Yet aside from an abundance of  physical and virtual resources, our richest source of information is often our international students. There is so much we can learn from them which is the aim of the Country/Student Focus page in the International Education LibGuide.

This is a call to all international students and staff to share and compare their education experiences.  The International Education LibGuide will feature a particular country and student each month and the first focus page features the lovely Thu Thu from Myanmar (Burma) here.

thu-thu-3If any other student or staff would like to write a similar piece, please fill out the form here. You only need to provide three things:

  • a brief description of yourself (100 words or less) and optional photo,
  • a brief description of your experience ofeducation in your country (200 words or less) and
  • a useful resource (book, article..) of education in your country (check Explore,  suggest  a publication for us to buy or email me b.sakarya@ucl.ac.uk  for help).

During this gloomy time with talk of building walls, let’s concentrate on building bridges.

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Looking out, up and in


After sitting through and participating in 3 days of sessions at ECIL 2016 in Prague while networking with librarians from 51 countries, it was a relief to actually get into a room full of books.

On a visit to the Ministry of Culture (Czech Republic), I could actually smell the books before I saw them: dusty, musty– a librarian elixir. We sighed when we viewed a book with Copernicus’s signature (below) which inspired me to visit a few more libraries on my own.


The Klementinum includes The Baroque Library Hall completed in 1722. Books comprise theological works since 1600 collected by the Jesuits and the site is currently the National Library of the Czech Republic.  It’s certainly ornate, but no photos were permitted —  not a problem because I also visited Strahov Monastery where you can buy a permit to photograph.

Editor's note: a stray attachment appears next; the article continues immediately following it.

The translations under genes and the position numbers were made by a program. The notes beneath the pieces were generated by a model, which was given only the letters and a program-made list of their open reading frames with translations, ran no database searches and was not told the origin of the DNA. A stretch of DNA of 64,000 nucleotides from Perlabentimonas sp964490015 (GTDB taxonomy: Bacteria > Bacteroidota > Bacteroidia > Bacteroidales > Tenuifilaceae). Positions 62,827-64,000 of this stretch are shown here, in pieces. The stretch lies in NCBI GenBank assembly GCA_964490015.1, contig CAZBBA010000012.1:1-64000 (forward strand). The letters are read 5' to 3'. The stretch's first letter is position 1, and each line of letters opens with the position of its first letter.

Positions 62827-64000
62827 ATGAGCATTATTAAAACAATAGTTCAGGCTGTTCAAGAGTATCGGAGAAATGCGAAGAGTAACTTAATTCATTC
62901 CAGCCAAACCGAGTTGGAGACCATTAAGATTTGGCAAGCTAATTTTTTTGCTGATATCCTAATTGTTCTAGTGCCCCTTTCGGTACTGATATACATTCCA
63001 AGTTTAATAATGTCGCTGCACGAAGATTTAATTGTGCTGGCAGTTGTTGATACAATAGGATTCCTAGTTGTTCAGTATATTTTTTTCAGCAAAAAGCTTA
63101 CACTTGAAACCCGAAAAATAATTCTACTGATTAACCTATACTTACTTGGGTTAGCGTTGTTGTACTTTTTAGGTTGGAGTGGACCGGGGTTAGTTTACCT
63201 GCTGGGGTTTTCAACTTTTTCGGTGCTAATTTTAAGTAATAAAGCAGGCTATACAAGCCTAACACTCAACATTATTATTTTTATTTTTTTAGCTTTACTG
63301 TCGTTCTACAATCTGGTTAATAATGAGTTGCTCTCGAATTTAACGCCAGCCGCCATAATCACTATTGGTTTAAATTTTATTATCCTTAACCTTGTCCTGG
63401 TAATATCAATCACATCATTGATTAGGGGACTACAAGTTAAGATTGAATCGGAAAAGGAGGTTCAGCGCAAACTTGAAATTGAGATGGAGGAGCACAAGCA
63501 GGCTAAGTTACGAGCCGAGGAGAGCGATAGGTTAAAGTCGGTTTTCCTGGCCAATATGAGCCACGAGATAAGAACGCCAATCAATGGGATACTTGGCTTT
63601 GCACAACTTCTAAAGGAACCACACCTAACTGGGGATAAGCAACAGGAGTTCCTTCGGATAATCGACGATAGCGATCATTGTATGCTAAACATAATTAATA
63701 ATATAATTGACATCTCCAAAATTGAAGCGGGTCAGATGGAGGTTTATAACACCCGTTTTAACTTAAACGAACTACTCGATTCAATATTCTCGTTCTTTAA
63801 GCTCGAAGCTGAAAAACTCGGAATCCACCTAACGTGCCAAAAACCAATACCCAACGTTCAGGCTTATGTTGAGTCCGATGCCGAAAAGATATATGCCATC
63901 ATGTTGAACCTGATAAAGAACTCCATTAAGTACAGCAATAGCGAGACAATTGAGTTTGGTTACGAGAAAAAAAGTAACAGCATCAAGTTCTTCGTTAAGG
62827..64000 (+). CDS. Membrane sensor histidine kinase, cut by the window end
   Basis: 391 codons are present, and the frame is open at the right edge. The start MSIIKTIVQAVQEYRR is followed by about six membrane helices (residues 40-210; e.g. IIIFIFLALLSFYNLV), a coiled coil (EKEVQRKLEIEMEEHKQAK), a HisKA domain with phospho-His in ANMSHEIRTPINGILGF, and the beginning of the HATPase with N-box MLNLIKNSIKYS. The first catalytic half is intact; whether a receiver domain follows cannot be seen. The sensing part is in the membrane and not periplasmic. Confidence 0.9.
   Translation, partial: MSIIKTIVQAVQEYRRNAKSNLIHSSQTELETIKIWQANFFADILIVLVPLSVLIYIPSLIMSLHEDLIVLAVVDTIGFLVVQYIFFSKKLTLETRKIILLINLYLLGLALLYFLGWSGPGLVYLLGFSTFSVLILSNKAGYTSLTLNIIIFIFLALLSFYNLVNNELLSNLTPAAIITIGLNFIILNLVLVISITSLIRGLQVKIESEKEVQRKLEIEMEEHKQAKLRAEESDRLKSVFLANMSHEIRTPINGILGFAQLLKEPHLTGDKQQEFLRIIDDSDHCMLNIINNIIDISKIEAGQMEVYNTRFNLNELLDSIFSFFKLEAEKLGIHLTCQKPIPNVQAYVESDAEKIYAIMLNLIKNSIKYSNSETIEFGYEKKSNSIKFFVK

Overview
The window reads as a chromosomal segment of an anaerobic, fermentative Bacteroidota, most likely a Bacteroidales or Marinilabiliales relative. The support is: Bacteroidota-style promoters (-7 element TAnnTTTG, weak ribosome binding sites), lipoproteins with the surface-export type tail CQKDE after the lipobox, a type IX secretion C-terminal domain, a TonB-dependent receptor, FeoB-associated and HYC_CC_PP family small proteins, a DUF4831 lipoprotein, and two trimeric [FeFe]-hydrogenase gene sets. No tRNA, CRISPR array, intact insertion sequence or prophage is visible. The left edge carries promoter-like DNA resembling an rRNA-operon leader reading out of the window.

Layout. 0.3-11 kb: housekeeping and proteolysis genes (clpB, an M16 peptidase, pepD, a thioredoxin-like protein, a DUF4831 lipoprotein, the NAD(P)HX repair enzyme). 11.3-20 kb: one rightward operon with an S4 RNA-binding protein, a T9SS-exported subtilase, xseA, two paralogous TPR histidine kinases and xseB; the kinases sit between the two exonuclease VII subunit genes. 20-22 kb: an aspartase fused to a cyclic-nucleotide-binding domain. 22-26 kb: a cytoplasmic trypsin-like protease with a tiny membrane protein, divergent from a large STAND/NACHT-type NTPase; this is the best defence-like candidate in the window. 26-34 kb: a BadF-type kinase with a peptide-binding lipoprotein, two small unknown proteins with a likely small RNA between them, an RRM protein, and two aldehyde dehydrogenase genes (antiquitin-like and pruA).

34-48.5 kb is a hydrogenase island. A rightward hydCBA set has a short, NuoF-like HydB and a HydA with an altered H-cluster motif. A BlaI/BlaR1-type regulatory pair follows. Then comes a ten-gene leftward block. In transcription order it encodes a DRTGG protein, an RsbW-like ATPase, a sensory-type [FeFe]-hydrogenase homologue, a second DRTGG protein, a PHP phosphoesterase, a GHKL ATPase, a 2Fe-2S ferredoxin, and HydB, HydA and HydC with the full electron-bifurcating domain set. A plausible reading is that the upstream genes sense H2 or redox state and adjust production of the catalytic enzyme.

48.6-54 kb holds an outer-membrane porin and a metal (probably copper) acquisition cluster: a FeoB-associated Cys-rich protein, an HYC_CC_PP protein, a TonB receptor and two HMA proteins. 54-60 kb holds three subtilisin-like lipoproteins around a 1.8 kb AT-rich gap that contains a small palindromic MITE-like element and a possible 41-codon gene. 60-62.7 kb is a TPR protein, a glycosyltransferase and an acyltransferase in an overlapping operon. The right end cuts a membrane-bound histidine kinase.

The Strahov was founded in the 12th century as a monastery and houses the Theological and Philosophical Halls. I’ll let the pictures tell the story.

dscn0094 dscn0095

It seems ornate ceilings were inspirational in past. I wonder if we’re missing something in our downward viewing today. I’m going to make an effort to look up more often, think things through, if nothing else, to relieve the eye strain.

ECIL 2016 was a great chance to look up and out, think, share and consider our place in the library world.  There is an abundance of good practice out there, a lot of shared problems and some excellent research (this was a conference loaded with doctoral research and Phds in librarianship).  What I find in going out is that it forces me to look in. As a part of a wide-world of libraries, the UCL IOE Library’s hard-working librarians do a sterling job of preserving the old, embracing the new and supporting students amidst a rapidly changing landscape. It’s good to go out, but it’s always nice to come home.


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Trial access to Childlink and Child Protection Hub from UCL Library Services

child-linkUCL has trial access to Childlink and Child Protection Hub until 25th November 2016. To access off-site please use Desktop@UCL Anywhere

Childlink is a one stop source of information on children, young people and families. This database focuses on legislation, policies, and practices. Approximately 70% of all information provided on this service relates to the UK, with the remainder focusing on European and International studies.


Child Protection Hub (NSCPH) aims to enhance and share child protection knowledge within the professional communities throughout the UK and the island of Ireland.

Please send feedback on this resource here.